We're still waiting for the sun to come out for the spring in not-so-Hotlanta, but that isn't stopping us from buying up margarita mix, picking out a new bikini and getting the camera ready for those summertime Kodak moments out on the deck. But shooting in the sunlight does come with its own challenges.
Shooting in really bright light can cause your subjects to look dark in photos. You can go with the flow and shoot silhouettes. Or, you can use a reflector or just your camera's flash to fill the dark areas with direct light.
Direct sunlight can have some wacky effects on your lens. Prevent glare and lens flare with a lens hood. If you're a fake-it-'til-you-make-it aspiring professional, go ahead and buy one (They're $15-$30). But if you want a one-time-use hood that's (practically) free, check out Lenshoods.net and print out a paper-cutout template for your camera model.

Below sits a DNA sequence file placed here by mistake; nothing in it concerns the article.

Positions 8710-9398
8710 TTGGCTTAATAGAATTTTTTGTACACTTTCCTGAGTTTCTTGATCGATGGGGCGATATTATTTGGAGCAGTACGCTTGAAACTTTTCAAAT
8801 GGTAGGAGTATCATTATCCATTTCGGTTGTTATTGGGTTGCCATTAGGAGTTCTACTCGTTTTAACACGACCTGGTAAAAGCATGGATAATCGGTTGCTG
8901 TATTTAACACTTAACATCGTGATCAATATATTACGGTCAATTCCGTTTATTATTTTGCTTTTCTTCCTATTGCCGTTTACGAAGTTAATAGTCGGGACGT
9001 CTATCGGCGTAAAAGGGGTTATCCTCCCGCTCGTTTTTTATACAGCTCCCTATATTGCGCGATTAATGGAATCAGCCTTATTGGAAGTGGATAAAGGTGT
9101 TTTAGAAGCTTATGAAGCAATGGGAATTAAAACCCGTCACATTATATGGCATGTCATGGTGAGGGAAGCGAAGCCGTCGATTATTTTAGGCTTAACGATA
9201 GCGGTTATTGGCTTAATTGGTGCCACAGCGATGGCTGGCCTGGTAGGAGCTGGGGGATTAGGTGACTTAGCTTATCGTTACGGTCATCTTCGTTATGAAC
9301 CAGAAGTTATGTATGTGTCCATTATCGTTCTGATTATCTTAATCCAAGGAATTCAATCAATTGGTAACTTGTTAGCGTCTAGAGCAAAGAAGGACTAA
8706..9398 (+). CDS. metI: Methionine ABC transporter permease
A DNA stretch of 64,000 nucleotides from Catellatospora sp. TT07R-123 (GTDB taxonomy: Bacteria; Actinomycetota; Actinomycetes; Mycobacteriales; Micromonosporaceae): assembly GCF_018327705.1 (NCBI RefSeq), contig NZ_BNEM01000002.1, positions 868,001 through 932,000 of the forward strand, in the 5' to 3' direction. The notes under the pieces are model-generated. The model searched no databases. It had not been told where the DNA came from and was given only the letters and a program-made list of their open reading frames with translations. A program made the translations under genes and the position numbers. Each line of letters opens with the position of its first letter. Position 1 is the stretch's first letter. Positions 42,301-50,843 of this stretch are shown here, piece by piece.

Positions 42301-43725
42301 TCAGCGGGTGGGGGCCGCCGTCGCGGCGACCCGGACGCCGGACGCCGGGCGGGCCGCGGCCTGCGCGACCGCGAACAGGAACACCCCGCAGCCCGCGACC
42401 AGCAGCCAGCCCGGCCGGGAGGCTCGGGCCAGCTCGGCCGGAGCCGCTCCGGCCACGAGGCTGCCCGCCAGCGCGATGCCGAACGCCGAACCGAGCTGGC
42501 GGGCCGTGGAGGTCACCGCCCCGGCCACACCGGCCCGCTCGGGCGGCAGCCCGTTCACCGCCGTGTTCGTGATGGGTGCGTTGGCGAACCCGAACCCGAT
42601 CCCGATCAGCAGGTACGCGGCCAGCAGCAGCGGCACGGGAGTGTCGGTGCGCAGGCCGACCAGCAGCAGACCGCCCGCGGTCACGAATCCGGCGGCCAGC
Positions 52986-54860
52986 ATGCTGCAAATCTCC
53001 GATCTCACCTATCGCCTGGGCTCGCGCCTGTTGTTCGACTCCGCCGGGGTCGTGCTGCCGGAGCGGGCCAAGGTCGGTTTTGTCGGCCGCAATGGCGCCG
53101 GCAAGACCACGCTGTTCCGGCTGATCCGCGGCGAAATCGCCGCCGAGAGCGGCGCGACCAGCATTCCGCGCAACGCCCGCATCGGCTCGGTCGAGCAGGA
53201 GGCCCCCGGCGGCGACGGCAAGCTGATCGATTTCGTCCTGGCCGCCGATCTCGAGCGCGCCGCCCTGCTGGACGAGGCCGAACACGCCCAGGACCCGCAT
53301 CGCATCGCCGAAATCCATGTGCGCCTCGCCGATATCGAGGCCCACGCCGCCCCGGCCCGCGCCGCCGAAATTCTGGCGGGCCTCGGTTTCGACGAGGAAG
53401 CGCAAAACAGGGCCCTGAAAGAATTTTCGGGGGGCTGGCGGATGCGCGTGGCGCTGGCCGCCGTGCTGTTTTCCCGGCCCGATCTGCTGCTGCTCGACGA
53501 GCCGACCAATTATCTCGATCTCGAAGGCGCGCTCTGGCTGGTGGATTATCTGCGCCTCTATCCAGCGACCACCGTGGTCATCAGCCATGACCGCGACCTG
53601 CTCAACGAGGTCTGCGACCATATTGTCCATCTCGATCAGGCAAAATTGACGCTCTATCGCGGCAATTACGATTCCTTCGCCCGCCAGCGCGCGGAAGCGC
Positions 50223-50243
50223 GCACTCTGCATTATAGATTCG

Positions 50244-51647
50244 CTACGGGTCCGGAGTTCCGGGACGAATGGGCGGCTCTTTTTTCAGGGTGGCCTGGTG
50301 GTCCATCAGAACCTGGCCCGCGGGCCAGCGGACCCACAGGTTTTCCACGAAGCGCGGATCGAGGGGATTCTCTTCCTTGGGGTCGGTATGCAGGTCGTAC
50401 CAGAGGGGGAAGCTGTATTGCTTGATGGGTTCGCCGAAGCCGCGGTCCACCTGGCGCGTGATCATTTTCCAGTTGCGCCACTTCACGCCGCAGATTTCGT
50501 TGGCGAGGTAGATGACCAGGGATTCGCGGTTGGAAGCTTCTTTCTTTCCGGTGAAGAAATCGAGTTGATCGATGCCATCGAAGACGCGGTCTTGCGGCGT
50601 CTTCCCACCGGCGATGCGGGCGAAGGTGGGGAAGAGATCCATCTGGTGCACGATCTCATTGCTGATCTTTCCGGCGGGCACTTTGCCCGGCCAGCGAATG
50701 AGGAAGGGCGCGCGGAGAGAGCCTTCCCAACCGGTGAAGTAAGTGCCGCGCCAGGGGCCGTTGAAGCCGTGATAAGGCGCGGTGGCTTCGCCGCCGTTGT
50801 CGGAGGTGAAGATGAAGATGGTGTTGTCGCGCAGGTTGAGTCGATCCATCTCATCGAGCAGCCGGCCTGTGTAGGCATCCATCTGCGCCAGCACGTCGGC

The bright light of summertime means lots of shadows—and big contrast in your shots. If you think the contrast is too harsh for your color pictures, switch to a black-and-white mode. Many professional B&W photogs prefer harsh light for its serious contrast capabilities.